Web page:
types of foxes

Kit foxes are so adorable to learn about. 

 Kit foxes are among the smallest foxes of the Americas, with their most conspicuous characteristic being exceptionally large, closely set ears, which help dissipate body heat in their desert environment. This fox has a slender body, long legs and a very bushy tail, which sticks straight out behind it and is tipped in black. The colour of the coat varies with the season, ranging from rusty-tan to buff-grey in the summer, to silvery grey in the winter, with a whitish belly . The hair is dense between the footpads, giving the fox better traction on the sandy soil of its habitat, whilst also protecting the paws from the heat of the desert sand. The kit fox and the more easterly swift fox were previously considered a single species, but more recent evidence implies the two species are distinct. Both foxes are sometimes called the swift fox, due to their ability to run as fast as 25 mph (40 km/h) for short distances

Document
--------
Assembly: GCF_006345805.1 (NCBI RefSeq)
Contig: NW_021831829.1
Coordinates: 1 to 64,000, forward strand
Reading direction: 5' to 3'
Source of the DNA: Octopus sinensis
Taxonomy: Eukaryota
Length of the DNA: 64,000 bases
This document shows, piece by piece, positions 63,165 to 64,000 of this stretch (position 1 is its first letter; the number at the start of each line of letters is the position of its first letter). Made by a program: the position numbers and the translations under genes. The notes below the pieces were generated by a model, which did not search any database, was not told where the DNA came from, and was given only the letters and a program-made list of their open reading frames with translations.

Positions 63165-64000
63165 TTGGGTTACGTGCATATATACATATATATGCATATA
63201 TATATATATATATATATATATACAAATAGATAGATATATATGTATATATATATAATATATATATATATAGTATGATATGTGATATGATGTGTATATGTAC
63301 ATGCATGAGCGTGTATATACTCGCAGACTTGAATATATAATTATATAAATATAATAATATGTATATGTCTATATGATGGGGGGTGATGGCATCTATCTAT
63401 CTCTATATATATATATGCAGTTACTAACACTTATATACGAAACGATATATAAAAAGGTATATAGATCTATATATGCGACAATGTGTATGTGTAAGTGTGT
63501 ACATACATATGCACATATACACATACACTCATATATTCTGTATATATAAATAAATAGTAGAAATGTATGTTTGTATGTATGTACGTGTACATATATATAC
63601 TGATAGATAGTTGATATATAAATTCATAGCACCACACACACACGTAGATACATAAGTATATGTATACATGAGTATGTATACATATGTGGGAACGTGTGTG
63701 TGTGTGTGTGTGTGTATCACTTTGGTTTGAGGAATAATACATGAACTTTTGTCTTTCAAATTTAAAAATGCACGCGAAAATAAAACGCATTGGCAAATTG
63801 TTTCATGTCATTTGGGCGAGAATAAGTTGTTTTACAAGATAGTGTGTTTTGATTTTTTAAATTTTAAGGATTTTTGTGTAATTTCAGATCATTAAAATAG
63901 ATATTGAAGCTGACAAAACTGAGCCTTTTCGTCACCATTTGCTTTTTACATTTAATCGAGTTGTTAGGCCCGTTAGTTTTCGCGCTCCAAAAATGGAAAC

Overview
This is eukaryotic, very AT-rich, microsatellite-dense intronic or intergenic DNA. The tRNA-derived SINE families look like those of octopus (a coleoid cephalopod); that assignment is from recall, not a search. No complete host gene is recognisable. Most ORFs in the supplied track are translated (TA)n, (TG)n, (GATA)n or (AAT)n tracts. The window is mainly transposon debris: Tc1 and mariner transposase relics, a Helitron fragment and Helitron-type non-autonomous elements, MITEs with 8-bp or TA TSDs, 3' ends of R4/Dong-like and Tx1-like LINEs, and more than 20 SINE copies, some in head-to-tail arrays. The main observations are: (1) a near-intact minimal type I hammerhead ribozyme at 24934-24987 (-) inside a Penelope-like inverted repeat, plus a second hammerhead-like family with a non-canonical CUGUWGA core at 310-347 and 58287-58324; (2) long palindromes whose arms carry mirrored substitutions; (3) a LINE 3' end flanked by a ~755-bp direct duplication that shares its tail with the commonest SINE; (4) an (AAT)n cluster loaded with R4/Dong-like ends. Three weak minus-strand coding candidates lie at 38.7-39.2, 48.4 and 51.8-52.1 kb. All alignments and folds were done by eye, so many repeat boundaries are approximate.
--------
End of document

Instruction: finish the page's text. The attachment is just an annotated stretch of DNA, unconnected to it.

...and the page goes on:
The kit fox occupies arid and semi-arid regions, encompassing the open prairie/grassland plains of west-central North America into the drier semi-deserts and true deserts of the southwest United States. It is found at elevations ranging from 400 to 1,900 metres, although rugged terrain with slopes is generally avoided. Agricultural lands, particularly orchards, and even urban environments may also be inhabited 

 Kit foxes are primarily, usually mating for life. Mating occurs from mid-December to January, with litters containing one to seven pups, which are born in special ‘pupping dens’ from mid-February to mid-March . Pups are weaned and emerge from dens at about four weeks, and become independent at five to six months. Young, usually females, may delay dispersal and stay in their home ranges to help raise the next litter. Individuals have been recorded to live up to seven years in the wild

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